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Social Networks 101 P ROF. J ASON H ARTLINE AND P ROF. N ICOLE I MMORLICA

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Lecture Seventeen: Game theory in networks.

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Game theory in networks Example: Should athletes dope? + improves performance - penalities if caught Beneficial to dope if enough competitors dope. (esp. if competitors dope)

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Game theory in networks Example: Should you install (unsecured) wireless internet access? - costs money + you can check all night long Beneficial to buy if neighbors don’t.

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Normal form games Model as a game with: a set of players {1, …, n} an action space S i for each player i a payoff u i (s ) to each player i for action profile s in S 1 x … x S n

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Graphical games Defn. A graphical game is a normal form game in which the payoff to i depends only on her neighbors in the graph G.

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Graphical games Doping game: (i,j) are neighbors if they are in the same competition Wireless internet game: (i,j) are neighbors if they can get each others’ wireless signals

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Questions When do equilibria exist and what do they look like? If there are multiple equilibria, which is most likely? How does network structure effect equilibria? How can one design the network to produce “optimal” equilibria?

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Language game Example: Having a similar language as neighbors facilitates interaction (improves communication, understanding, etc.). FrenchEnglish French (v French, v French ) ( 0, 0 )(v English, v English ) ( 0, 0 )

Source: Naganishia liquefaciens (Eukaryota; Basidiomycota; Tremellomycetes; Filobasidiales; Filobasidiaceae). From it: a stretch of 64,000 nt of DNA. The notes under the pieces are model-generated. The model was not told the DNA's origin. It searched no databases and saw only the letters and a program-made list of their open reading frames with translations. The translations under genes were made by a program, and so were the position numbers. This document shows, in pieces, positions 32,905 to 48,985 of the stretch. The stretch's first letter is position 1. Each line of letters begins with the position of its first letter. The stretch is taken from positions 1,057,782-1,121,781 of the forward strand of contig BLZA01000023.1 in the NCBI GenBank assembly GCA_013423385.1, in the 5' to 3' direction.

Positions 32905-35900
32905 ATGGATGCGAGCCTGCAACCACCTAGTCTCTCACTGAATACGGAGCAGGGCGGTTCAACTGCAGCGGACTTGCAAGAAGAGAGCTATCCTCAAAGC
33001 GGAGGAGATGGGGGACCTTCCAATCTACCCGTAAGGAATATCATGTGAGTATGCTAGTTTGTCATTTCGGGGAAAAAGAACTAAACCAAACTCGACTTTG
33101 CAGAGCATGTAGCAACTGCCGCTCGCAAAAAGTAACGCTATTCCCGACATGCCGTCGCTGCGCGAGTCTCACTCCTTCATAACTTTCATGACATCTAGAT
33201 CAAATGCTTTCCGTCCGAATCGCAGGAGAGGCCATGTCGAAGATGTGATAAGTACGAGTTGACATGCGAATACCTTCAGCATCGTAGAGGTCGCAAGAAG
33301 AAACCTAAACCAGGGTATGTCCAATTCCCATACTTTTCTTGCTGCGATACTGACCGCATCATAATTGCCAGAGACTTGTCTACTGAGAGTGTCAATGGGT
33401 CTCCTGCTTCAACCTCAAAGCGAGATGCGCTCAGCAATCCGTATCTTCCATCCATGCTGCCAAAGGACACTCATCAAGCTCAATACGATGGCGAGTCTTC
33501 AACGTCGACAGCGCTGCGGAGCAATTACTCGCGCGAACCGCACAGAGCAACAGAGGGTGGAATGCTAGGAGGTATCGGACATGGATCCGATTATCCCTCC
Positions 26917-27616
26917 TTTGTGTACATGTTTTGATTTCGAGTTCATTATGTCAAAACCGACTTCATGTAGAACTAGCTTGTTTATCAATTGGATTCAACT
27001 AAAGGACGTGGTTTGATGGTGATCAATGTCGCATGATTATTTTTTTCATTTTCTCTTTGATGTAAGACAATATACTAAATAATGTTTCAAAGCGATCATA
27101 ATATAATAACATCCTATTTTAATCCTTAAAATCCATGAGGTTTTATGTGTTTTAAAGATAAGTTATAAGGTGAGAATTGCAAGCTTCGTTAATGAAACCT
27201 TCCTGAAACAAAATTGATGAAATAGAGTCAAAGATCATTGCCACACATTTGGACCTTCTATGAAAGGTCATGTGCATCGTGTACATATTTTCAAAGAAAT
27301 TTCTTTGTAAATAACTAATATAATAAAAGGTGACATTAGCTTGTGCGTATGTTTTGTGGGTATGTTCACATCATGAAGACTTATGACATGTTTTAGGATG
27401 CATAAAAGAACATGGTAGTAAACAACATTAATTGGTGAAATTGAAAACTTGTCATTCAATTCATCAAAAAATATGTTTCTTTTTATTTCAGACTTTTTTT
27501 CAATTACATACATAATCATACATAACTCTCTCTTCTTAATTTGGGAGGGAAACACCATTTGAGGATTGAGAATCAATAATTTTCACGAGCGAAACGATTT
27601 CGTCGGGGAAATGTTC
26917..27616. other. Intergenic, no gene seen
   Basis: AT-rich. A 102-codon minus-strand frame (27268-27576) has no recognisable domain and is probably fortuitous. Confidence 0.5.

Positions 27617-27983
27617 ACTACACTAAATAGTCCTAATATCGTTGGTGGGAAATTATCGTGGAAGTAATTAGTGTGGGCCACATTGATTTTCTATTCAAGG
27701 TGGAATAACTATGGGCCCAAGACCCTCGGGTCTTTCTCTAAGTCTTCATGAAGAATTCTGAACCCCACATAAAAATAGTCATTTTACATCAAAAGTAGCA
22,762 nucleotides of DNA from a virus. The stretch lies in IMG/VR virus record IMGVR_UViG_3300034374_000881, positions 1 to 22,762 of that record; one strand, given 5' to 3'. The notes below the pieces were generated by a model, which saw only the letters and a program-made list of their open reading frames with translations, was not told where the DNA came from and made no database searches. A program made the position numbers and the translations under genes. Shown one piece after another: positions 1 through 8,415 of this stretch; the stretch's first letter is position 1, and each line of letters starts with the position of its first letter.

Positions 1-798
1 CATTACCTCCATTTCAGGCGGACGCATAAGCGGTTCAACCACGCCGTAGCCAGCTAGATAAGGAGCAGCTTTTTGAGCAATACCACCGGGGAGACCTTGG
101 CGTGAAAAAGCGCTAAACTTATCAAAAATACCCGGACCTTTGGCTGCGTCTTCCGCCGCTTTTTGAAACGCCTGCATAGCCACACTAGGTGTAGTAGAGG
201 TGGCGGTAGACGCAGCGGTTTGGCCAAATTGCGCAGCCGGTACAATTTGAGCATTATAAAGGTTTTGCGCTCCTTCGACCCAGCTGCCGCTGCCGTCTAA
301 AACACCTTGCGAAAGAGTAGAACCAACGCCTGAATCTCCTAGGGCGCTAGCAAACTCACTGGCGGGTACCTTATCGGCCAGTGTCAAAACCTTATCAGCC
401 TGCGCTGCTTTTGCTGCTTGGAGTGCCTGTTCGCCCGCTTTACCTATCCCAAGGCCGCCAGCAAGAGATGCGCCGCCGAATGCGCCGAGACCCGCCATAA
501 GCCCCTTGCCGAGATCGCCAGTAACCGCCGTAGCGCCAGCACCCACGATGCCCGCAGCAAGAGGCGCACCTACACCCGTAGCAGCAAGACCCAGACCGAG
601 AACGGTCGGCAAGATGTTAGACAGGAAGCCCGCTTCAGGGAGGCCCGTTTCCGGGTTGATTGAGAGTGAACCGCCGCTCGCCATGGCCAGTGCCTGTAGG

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Two nodes If both speak French, get satisfaction v French. If both speak English, get satisfaction v English. If speak different languages, zero satisfaction.

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Many nodes v v Learn one language: Total satisfaction is sum of edge satisfactions Payoff to v of French: 2 (v French ) Payoff to v of English: 4 (v English )

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Equilibria We all speak French We all speak English ?

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Equilibria v v Learn French if: Total payoff( French ) > Total payoff( English ) Suppose node v has d neighbors, of which fraction p use A. Then v will use A if pdv French > (1-p)dv English or p > v English / (v French + v English ) = q Relative quality of English to French

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Hereafter FrenchEnglish French ((1-q), (1-q)) ( 0, 0 )(q, q) ( 0, 0 )

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Dynamic behavior Start from an initial configuration and let players update strategies over time what equilibrium results? how’s it depend on initial configuration? how’s it depend on network structure?

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Choosing languages If at least a ½ fraction of neighbors are blue, then turn blue, else turn yellow

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Question If everyone initially speaks English, can we force some children to learn French such that eventually everyone speaks French? Can we get a French cascade?

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Cascades Experiment: In your envelope is a card indicating if you are a type-1 player or a type-2 player in the following social network

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Cascades Experiment: We will play the following bimatrix game on each edge of the social network. Your payoff is the sum of the edge-payoffs. FrenchEnglish French ( 0.6, 0.6 ) ( 0, 0 )( 0.4, 0.4 ) ( 0, 0 )